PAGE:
For a lot of people, investing in home ownership is a good financial move. It can be the difference between paying your rent every month with nothing to show for it, versus slowly paying off a property you can call your own.
Reasons to Buy
While buying a house is a good investment for many, that’s not necessarily always the case. There are several reasons someone may consider buying.
You know where you’ll live for the next few years
Are you planning to stay put for a while, or are you looking to make a move to pursue a career, education or something else? If you’re in a stage in your life where you want to put down roots in a certain location, buying a house can be a great idea.
But if you know you’ll be moving in the next few years, you may be better off renting for now.
Generally speaking, buying a house should mean you plan on staying in your current locale for at least three to five years. This is the minimum amount of time it will likely take for you to recoup initial expenses like closing costs—usually about 2-5% of your loan.
Buying a house is an investment
There are several reasons you might want to buy a house. Maybe you’d like to take your monthly rent and apply those funds toward a bigger living space, with a yard, to grow a family? If you can afford a house, homeownership can be the right choice for your preferred lifestyle. For some people, especially those who anticipate a move further down the road, it’s a good investment as well.
A recent Fed report shows that U.S. houses are seeing a drastic rise in value, with the value of homeowner stakes in their houses rising by 13 percent. For many Americans their house is the single biggest investment they own, so this spells good news for homeownership, but there is a caveat.
For a lot of people this makes home ownership a great investment, if you plan on moving out of the family home when you’ve got an empty nest, or only intend to live there for a couple of years before you move. Homeownership becomes an investment if and when you successfully sell your house for a profit.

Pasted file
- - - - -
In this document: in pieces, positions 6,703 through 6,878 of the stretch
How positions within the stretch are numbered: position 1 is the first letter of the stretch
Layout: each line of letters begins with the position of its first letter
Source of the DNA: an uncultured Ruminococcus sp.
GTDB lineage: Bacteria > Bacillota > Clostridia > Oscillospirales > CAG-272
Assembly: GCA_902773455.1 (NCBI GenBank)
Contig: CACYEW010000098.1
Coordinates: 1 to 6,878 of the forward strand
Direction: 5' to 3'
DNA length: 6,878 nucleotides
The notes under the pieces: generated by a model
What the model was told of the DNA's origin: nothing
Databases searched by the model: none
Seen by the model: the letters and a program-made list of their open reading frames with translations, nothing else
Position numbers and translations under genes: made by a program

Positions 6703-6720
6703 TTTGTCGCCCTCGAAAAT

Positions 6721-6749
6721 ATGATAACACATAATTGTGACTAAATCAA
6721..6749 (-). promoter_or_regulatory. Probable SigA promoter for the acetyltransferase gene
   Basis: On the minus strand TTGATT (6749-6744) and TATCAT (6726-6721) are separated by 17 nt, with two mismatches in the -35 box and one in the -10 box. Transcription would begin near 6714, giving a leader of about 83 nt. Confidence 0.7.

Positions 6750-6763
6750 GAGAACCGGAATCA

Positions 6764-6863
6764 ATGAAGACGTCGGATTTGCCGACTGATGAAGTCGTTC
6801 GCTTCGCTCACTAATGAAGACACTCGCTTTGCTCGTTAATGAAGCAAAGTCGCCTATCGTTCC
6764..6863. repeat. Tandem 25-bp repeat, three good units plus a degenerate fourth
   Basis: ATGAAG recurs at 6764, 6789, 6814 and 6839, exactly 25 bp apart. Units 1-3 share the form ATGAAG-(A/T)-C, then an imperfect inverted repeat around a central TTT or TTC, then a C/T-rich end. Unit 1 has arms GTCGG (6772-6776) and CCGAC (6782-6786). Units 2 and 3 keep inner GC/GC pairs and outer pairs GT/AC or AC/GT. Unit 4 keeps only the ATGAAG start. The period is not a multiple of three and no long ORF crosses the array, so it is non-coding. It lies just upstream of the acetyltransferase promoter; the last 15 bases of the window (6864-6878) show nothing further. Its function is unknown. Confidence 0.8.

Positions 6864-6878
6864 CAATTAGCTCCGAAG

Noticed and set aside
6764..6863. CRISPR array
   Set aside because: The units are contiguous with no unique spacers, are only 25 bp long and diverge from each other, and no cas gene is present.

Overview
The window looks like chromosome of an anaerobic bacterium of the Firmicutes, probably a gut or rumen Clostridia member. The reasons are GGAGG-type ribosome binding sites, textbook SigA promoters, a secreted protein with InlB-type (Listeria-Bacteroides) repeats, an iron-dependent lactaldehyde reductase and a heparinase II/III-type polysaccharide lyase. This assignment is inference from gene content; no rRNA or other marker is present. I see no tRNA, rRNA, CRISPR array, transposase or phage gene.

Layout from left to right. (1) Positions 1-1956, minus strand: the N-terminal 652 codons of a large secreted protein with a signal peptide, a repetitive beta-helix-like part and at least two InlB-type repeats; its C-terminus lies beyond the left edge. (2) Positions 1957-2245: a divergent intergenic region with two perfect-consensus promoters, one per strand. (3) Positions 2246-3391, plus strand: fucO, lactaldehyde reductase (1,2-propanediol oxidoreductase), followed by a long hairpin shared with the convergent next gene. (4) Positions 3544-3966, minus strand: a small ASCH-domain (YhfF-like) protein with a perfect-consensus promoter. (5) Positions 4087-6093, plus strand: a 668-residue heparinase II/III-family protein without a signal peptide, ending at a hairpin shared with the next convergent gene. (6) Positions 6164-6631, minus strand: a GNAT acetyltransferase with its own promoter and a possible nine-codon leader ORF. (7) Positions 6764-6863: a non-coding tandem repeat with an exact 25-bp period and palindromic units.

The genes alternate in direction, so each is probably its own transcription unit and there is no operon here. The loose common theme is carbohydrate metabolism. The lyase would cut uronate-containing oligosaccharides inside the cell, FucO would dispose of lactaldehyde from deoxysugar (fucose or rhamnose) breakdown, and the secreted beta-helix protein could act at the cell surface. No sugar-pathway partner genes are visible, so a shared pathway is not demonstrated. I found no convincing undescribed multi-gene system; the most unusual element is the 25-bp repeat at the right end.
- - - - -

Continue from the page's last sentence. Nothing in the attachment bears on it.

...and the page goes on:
No doubt there are plenty of other great reasons to buy a house, but a house is only properly an investment if you profit from its eventual sale, or plan to leave it to loved ones who can then enjoy it or profit from it.
So How Much House Can I Afford?
Whether you’re looking to buy your “forever home” or hoping to invest in a property for a relatively quick turn-around, you probably want to know how much house you can afford. To be clear, this doesn’t just refer to the square footage of a property, but the style, location and all the other features that make a house desirable.
Let’s take a look at a couple rules of thumb that experts have developed over the years to help buyers find a number for how much they can afford to spend on a house.
Rule of thumb #1: Keep Your Mortgage Below 30% of Your Gross Monthly Income
How much you can afford to pay for a house is directly related to how much income you bring in. This first rule of thumb says to keep your monthly mortgage payment to 30% of your gross monthly income.
The median gross monthly income in 2020 was $4,534. So if you were looking for a house, you would want to keep your monthly payments below $1,360, or 30% of your monthly income.
Of course, there are multiple ways to arrive at that number. You could make a bigger down payment, which would lower your monthly payments, or you could opt for a 30-year mortgage rather than 15.
Rule of thumb #2: Keep Total Household Debt Below 36% (Car, Credit Cards, etc.)
This rule of thumb has the advantage of providing you a guide for not only your mortgage payment, but the rest of your household monthly expenses as well. In this rule, your total monthly debt altogether should not exceed 36% of your monthly income.
Let’s say you make $100,000 per year, putting your monthly income at just under $8,500. Your mortgage could be as much as $2,500 (30%). On a 30-year mortgage, that would put you at a $385,000 house. If you have any monthly debt payments, you would subtract those from the $2,500 and account for the difference.
How to Calculate
We call the above “rules of thumb” for a reason. There are more precise ways to estimate your future mortgage.
Use a mortgage calculator to get your specific results
It’s essential to your calculation that you account for specific mortgage rates. Mortgage rates change constantly, but for 2021 it’s been somewhere between 3 and 3.5% for a 30-year mortgage or 2 and 2.5% for a 15-year mortgage. A simple search for “mortgage calculator” will bring up countless options, or you can try one of our favorites over at BankRate to find out exactly what today’s mortgage rates look like for home purchasers in your area.
Now It’s Time to Save for that Down Payment!
One of the goals you can choose in Lasso is a house down payment. So all you need to do to start saving for a house is download the app (for free) and build a plan to see how to best become a homeowner.
Pre-order the app
The Lasso app is going to change the way you think about that upcoming house purchase. Click below to sign up for our early adopter group.